Rorschach data has been useful in identifying the DSM Borderline Personality Disorder (BPD) and has potential for improving our understanding of this disorder. Recently, the DSM-IV BPD has been shown to be composed of 3 primary or core factors: Factor I-unstable self-other images, Factor II- deficits in affect and thought modulation, and Factor III-impulsive self- damaging actions. In a sample of outpatients with personality disorders, we explored the relationships among 6 psychoanalytically derived Rorschach scales (primitive aggression, oral dependency, self-other differentiation, splitting, devaluation, and projective identification), and the core BPD features. Significant correlations were found between 5 of the Rorschach variables and BPD total scores. Correlations between these 5 variables and the BPD core features showed that oral dependency needs were negatively associated with all 3 BPD core features, whereas the defenses of devaluation and splitting were positively associated with these core features. The clinical implications of these findings are reviewed.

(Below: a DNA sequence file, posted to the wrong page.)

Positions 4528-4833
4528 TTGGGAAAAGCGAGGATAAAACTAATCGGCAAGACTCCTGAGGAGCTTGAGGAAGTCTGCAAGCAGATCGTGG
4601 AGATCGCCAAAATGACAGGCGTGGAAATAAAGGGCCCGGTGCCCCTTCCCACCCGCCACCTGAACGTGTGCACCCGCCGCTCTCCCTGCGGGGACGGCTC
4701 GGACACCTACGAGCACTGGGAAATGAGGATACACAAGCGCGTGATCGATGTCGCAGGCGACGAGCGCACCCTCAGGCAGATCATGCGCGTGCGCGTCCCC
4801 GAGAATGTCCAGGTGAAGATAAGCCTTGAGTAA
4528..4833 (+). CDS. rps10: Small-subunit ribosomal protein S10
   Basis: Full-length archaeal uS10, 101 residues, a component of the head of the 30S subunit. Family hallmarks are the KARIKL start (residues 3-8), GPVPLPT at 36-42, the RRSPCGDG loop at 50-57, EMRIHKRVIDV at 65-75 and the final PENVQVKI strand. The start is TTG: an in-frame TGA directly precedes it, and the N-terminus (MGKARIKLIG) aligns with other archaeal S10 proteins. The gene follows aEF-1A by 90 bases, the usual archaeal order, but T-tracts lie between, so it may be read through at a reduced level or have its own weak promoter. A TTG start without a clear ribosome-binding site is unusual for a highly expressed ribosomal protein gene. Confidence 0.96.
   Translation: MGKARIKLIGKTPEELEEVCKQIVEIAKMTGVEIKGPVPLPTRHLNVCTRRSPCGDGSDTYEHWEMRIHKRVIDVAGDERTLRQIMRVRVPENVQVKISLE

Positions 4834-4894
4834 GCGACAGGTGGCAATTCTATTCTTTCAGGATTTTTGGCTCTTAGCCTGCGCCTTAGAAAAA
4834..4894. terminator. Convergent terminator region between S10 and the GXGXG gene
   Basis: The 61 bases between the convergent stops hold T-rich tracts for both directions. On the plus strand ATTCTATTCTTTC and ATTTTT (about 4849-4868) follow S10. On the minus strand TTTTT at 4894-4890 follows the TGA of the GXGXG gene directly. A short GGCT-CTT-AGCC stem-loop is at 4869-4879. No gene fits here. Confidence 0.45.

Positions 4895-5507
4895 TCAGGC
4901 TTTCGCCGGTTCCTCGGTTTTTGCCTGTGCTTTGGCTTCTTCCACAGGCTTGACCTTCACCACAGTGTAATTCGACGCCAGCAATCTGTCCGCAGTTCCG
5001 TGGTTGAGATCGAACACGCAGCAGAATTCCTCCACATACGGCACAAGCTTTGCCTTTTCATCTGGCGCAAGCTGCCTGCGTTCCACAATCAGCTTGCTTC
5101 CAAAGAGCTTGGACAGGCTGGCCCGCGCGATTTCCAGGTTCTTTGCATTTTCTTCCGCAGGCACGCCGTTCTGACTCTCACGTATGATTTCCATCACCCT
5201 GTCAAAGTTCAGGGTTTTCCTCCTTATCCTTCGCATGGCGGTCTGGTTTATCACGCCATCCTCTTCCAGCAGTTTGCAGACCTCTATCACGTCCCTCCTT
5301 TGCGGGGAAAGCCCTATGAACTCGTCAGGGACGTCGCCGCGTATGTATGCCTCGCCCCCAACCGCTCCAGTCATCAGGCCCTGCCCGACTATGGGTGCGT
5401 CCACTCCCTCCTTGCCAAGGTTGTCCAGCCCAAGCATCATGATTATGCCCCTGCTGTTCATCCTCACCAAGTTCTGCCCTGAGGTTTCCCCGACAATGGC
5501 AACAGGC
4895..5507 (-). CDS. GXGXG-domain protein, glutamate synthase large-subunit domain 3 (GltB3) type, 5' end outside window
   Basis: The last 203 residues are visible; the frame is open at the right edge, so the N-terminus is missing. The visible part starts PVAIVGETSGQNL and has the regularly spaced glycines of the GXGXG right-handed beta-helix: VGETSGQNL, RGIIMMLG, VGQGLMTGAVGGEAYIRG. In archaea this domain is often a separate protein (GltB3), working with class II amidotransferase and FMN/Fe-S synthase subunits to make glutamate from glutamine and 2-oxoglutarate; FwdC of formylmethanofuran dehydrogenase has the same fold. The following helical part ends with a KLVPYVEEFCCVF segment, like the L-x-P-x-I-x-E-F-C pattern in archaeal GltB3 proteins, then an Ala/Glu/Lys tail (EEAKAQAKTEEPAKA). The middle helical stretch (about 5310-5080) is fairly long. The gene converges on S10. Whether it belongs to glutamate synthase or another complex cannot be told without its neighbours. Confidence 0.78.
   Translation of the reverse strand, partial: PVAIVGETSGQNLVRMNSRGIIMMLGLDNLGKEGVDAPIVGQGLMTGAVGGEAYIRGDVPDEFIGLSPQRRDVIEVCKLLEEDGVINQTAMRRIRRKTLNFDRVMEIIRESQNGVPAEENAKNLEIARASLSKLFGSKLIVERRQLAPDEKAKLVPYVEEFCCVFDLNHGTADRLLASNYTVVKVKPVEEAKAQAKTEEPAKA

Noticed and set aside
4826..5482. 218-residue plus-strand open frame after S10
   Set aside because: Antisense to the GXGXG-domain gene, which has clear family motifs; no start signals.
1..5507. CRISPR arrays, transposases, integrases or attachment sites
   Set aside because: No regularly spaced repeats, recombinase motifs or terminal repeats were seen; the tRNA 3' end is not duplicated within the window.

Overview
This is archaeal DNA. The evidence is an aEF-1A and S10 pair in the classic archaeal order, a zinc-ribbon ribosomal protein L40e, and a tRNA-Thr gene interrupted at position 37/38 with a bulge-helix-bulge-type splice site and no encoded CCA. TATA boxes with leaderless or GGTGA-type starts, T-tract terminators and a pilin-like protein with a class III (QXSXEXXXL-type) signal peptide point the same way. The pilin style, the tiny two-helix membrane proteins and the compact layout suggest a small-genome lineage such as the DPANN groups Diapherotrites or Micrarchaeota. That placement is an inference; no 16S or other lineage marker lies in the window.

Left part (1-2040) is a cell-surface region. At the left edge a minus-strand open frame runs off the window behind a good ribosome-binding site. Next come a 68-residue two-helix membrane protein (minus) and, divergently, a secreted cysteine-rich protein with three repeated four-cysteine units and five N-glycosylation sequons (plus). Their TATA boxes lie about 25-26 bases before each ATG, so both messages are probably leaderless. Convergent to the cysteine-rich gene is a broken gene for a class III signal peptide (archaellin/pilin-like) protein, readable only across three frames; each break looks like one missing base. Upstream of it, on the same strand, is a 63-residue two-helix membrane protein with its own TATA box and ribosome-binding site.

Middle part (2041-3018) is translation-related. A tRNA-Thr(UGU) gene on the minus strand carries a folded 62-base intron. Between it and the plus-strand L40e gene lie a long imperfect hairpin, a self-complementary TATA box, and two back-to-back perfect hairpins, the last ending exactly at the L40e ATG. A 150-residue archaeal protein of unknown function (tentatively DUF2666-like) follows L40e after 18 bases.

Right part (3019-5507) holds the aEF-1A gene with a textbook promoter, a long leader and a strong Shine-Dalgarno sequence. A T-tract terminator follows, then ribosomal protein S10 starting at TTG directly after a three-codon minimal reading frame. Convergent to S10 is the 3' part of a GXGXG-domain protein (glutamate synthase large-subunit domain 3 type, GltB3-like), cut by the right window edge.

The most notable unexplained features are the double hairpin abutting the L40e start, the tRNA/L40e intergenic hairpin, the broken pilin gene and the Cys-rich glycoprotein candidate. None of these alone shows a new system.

|Original language||English (US)|
|Number of pages||10|
|Journal||Journal of Clinical Psychology|
|State||Published - May 1 1999|
ASJC Scopus subject areas
- Arts and Humanities (miscellaneous)
- Clinical Psychology